It’s probably the most common question when it comes to running – when’s the best time to run? We really complicate a simple activity. For most, running is a way to lose weight or stay fit. Some say you should run the moment you wake up each morning, on an empty stomach, because you’ll burn more calories. For others, late in the day when the temperature is at its warmest because it’ll improve your performance and you’ll magically lose more weight. For others, it’s not so much a question of the time of day but how often to run. Some feel that they must run 7 days a week because skipping just one day will set you back. For others, they stick to running 3 days a week or every other day, allowing their body and muscles a day in between to recuperate. So, what’s the right answer? Well …
The best time to run is when you feel like it.
That’s probably not what you expected to hear. “When you feel like it” sounds like a bad excuse. Truly, if you want to get something out of your run, something beyond tearing through a few hundred calories, you need to run when you are mentally prepared for it and physically ready to take on running. Too often people run ‘just because’. They run out of obligation: they’ve started running, they’ve lost some weight from it, have gloated to their friends and family that they’re now a “real” runner and so not being seen out running would ruin their reputation and lead to tons of weight gain. Or, people run because they consider it a chore – it’s something they’ve done for so long that there’s no real enjoyment out of it, it’s just one of those things he/she must do because they’ve done it out of habit for so long.
Stop. Don’t turn running into a chore, an excuse, or obligation. Run because you WANT to run. This approach will definitely change your relationship with running. First, running will be less of a task to get through each day and become more of an activity for pleasure and fun. I know that for some, running is a sport. They like competing in marathons, they want to be able to run 20 miles in a day – running is a job for them and there’s little time for kidding around. I don’t think this approach for everyone. It’s intimidating to think that being a runner means you absolutely must be able to run 16 miles in 3 or 4 hours, that if you’re not training for a big race you’re wasting your time, that running is a hardcore task and there’s no pleasure in it.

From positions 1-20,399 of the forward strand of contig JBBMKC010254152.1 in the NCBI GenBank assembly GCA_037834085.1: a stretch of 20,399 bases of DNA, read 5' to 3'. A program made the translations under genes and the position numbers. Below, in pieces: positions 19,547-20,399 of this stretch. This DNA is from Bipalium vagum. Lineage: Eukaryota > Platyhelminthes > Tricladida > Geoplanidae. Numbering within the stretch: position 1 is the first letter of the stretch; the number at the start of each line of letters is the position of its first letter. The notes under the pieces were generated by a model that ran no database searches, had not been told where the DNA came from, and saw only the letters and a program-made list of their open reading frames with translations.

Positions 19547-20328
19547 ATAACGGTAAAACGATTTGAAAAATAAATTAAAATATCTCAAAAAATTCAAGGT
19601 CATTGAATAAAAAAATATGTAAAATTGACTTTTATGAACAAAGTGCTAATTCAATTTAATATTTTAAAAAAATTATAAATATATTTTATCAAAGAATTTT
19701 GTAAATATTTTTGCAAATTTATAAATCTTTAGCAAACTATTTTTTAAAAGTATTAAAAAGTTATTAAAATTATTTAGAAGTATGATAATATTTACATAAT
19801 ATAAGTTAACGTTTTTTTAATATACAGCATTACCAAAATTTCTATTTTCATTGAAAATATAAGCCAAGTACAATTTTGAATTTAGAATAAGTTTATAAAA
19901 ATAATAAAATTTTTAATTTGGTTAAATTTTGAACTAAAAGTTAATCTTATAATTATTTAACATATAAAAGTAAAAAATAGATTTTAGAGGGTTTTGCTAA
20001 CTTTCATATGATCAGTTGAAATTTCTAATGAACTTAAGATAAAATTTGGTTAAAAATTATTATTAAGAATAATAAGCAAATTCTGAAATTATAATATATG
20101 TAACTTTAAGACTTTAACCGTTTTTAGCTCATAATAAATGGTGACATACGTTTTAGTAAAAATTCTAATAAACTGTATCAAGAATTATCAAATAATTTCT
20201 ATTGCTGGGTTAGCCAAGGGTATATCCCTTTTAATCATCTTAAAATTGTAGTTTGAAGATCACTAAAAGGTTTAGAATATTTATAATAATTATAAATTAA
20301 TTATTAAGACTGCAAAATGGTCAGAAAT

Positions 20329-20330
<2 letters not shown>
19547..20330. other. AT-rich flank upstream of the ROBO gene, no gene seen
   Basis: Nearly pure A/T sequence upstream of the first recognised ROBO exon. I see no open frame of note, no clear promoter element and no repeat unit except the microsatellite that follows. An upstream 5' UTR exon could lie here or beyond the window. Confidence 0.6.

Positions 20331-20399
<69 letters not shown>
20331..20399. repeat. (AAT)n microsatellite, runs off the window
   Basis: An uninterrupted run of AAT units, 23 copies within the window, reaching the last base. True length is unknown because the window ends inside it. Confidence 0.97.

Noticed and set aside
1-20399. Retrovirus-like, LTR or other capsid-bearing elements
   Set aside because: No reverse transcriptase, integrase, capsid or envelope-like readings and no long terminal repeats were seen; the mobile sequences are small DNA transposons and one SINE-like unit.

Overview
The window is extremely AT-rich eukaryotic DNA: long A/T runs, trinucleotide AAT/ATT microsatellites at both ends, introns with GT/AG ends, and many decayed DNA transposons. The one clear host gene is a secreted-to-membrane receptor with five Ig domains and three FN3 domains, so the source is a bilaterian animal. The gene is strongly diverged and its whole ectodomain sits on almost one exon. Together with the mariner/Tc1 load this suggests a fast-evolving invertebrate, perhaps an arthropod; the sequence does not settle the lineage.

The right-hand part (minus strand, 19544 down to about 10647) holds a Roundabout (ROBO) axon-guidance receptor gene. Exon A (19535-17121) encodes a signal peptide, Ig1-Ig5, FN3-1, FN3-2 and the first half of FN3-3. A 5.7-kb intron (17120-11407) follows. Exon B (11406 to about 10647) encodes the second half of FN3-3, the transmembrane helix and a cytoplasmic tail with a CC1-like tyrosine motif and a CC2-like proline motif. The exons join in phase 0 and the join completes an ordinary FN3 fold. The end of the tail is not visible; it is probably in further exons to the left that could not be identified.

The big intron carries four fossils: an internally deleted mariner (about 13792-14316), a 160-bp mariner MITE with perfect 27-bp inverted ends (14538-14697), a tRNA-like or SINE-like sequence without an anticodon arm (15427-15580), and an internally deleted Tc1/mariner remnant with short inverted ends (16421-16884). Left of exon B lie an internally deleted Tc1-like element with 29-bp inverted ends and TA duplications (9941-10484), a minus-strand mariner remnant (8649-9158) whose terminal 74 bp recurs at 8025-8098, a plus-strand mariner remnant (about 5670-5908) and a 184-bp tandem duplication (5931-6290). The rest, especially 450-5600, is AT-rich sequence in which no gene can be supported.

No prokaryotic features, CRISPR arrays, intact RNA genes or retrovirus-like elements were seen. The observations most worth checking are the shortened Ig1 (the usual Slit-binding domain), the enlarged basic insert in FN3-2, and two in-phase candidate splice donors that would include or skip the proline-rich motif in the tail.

Again, STOP. I’ve been running since 2008 and for me, running has never been about training for a big race. People ask what I’m training for and I just tell them outright for nothing or ‘for life’. It’s an odd answer but it gets me through. I don’t have a set number of miles I’d like to run each week – definitely more than 3, but I’ve found the more miles over30 (about 6 miles between 5-6 days) means I’m going from running for fun to running for sport, and that sucks the life and pleasure out of the activity. I run when I feel like it, and the weather or time of day really doesn’t seem to matter much.
There are a few factors I do take into account when running or choosing when to run: I don’t like running on an empty stomach. You need fuel, just like a vehicle, to perform at your best. Running on an empty stomach means you’re already not running at your best – you’re running with depleted energy. At times, I even indulge a bit before running – I’ll have a cookie, will eat something that’s not particularly healthy – because I know that by running, I’ll be able to use the sugar to improve my performance and I’ll be tearing through the fat and calories during the run. As for time of day, personally, I prefer earlier times. The later in the day I run, the more I seem worn down by work and the run becomes another task to check off my list instead of something for fun. Plus, in the spring and summer months, I have more people to deal with out running later in the day and hotter temperatures.
The point of running should be for the sake of getting outside, having fun, enjoying nature or giving your chance to unwind and be to yourself without the usual distractions. Only you will know when the right time to run is. It’s based on your preference of temperature, traffic where you run and really, what you hope to get out of your run. Above all, I think as long as you’re getting out and are running period, nothing else really matters. Running is a big commitment and you’ll get tons of benefits from doing it. Figure out how to keep it fun and pleasurable and you’ll definitely keep with it all year round.